Save Your Seeds!
While many are focusing our best efforts on planting a copious fall garden, some of us are still facing fruits and flowers from those summer crops that we have kept around the veggie beds. As a blossoming -or pro- gardener, this presents a perfect opportunity to practice your seed saving skills!
Would you believe that many of the unique heirloom varieties that we love and enjoy today are only around because someone chose to diligently save seeds year after year? The value behind this practice cannot be emphasized enough. Currently, we are in an unusual agricultural era where GMO’s, pesticides, and other manipulations often adulterate the seeds we buy from the stores. While seed saving preserves varieties of fruits, flowers, and veggies, it also can save you, your family, and friends money in the up coming seasons. Fortune (and food production) favors a gardener who thinks ahead.
This may seem like an incredibly simple process, but here we explore what seeds are worth saving, what are not, as well as how to harvest and preserve your seeds. The truth is, many of the modern seeds we gardeners work with are just are not worth saving- while others are invaluable. Fruits that come from what are called ‘hybrid’ plants typically produce unsuccessful seeds. Namely, this is because the parent plants are spliced with one, or several, other varieties in order to pull the best attributes together into a sort of ‘super’ plant. This is typically done to promote climate tolerance, pest prevention, and better fruit production among many reasons. Often, the seeds collected from hybrid plants will be sterile, or untrue to their parent plant. You may wind up growing one of the varieties that it was crossed with!
Another common problem with seeds is the quality of the parent plant. Seeds typically reflect the fruit and plant from which they were harvested. If the plant itself suffered from diseases, the ailments may be transmitted through the seeds. That is why, if you can, try to harvest the fruit directly from healthy, prosperous plants! When choosing fruit at a farmer’s market, look for healthy-looking and attractive produce to pull seeds from. Look for mature, fully developed seeds when choosing- those that are too young will not germinate. This is why it is always good to collect during the end of a growing season.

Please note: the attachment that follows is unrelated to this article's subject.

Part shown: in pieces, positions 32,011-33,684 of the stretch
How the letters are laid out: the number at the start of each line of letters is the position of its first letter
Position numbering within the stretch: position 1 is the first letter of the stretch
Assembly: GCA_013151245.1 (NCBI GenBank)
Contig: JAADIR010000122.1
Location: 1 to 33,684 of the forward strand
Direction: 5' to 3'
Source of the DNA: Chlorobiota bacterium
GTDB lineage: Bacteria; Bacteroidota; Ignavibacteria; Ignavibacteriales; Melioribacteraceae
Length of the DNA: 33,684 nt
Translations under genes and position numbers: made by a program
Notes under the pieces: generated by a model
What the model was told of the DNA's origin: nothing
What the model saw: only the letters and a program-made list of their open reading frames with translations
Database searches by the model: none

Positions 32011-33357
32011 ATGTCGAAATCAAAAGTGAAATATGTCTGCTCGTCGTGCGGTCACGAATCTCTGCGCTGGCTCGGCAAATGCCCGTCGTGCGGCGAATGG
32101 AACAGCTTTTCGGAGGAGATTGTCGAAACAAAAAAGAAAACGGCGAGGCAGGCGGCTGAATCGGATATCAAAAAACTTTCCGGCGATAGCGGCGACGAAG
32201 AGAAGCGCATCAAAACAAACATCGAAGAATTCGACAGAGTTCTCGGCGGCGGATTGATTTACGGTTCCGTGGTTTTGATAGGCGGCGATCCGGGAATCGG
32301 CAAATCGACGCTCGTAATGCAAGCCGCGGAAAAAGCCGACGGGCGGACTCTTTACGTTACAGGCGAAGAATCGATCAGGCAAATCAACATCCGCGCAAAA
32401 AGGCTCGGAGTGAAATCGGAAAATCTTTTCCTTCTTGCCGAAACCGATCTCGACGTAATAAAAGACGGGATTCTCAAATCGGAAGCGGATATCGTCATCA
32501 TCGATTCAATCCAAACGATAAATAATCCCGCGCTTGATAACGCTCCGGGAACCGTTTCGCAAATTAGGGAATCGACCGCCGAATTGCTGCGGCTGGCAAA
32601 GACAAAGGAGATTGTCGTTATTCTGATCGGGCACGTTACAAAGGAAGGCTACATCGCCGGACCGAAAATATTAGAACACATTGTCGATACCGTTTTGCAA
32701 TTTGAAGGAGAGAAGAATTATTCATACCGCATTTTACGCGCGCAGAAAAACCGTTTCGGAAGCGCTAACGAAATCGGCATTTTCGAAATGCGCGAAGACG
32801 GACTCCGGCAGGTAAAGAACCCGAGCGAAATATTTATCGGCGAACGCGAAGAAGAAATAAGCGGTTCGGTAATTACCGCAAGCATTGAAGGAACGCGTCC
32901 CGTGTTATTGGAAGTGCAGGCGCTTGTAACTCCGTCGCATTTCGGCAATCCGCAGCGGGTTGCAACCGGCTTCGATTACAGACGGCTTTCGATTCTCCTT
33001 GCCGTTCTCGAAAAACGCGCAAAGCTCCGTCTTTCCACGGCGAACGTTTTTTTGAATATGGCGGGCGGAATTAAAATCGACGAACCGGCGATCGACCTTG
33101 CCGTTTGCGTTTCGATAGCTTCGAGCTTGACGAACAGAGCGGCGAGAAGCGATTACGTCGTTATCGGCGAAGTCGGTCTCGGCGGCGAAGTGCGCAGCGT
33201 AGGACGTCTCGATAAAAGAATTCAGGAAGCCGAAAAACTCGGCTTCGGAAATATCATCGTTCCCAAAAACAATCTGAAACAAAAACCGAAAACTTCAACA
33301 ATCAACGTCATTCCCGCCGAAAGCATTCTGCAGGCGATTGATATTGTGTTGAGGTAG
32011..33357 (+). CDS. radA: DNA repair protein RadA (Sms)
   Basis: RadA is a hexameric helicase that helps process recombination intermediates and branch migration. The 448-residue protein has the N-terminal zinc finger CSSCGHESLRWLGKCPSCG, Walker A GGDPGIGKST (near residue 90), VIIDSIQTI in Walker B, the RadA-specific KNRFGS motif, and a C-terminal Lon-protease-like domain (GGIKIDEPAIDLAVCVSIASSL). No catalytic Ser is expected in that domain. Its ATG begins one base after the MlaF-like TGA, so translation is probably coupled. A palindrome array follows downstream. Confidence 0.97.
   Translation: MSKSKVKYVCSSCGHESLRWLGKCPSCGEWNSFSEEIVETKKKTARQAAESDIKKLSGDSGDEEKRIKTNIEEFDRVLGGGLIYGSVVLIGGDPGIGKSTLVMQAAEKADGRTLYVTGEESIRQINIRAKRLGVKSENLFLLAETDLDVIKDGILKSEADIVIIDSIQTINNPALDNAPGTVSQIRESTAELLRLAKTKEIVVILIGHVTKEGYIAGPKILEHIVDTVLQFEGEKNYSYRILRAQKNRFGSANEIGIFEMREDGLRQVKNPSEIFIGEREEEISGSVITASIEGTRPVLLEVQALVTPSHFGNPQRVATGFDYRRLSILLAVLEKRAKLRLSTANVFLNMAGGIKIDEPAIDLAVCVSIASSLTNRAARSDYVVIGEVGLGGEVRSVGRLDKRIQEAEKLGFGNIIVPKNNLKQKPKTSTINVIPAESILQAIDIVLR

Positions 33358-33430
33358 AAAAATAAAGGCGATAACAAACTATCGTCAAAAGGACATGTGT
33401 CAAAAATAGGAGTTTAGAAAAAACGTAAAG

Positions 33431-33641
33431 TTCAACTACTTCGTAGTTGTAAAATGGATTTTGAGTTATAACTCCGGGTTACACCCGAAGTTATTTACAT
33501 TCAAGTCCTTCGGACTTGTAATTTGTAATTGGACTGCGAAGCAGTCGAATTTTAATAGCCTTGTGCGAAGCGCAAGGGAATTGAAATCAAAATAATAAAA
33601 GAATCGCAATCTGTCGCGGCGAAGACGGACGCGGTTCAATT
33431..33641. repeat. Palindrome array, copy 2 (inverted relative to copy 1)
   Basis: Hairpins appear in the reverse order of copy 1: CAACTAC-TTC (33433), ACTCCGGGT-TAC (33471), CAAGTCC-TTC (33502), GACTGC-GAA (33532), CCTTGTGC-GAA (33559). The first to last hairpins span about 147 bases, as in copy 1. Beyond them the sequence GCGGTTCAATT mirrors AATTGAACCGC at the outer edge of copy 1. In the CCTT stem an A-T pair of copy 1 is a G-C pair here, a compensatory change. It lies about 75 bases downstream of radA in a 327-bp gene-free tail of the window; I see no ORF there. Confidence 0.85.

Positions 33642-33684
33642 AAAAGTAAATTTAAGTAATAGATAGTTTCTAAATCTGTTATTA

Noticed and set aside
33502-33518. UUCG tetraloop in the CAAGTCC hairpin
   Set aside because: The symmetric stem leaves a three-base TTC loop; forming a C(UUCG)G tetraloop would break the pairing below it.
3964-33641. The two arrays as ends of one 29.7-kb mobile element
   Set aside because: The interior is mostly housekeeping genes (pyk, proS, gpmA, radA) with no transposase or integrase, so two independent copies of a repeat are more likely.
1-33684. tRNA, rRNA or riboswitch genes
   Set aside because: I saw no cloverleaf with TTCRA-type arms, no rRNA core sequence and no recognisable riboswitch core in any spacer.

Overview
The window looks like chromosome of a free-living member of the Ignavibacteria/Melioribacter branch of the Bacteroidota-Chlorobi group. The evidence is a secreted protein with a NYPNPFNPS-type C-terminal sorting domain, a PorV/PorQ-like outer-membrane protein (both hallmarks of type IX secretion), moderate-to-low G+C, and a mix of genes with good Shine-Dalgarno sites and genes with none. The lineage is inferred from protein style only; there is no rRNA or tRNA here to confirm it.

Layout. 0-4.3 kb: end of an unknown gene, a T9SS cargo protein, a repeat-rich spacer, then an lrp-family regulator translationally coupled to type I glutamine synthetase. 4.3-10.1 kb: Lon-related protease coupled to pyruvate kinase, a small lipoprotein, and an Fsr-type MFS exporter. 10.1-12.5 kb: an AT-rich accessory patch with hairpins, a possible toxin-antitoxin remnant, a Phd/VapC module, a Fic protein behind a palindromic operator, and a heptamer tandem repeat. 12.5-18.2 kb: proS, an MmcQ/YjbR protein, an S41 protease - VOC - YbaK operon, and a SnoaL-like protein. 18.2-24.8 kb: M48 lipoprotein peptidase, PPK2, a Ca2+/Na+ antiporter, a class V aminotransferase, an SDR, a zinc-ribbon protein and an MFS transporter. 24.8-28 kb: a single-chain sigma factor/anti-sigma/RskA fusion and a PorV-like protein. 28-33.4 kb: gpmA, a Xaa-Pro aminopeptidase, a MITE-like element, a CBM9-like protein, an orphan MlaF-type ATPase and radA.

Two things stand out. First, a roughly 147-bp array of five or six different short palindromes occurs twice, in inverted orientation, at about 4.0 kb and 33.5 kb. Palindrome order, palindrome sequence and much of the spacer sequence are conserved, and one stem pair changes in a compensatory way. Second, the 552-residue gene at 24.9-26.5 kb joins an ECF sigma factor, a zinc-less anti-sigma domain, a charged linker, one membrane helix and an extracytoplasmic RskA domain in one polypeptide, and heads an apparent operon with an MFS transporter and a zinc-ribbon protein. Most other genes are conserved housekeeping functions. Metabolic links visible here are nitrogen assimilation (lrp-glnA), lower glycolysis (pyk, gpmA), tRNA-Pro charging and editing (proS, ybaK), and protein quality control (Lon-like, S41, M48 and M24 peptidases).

There are two ways to prepare your harvested seeds: both a dry and wet method. Vegetation like corn, peas, beans, flowers, and carrots prefer to be dried out full before you extract the mature seeds. To further ensure dryness, and prevent seed rot, place the collected seeds out on a screen or drying rack to air out over an extended period of time. The wet method proves much different.
Fruits like melons, squash, tomatoes, and roses prefer to have their seeds scooped or squeezed out while the produce is ripe and juicy. After the seeds are taken from the plant, place them in a sealable container and cover them completely with warm water. The goal here is to allow a fermentation process to occur over a period of three to five days, which will separate the seeds from plant material while also destroying viruses. Desirable seeds will sink. Drain off the pulpy water and allow the seeds to dry out on a paper towel or open screen.
Once your seeds have dried out completely, stored them in a cool, dry location for no longer than 2-3 years. Be sure to label your collection, as this may cause some confusion in the future growing season!
We hope this inspires you to keep your good plants going, year after year. Some families even send their favorite veggie varieties down through generations! If you have any questions about seed saving, or if you would like some help through the process, email us! For more information, check out the Seed Savers Exchange. You can join with other gardeners to trade and collect rare or popular seeds. What a great gardening community!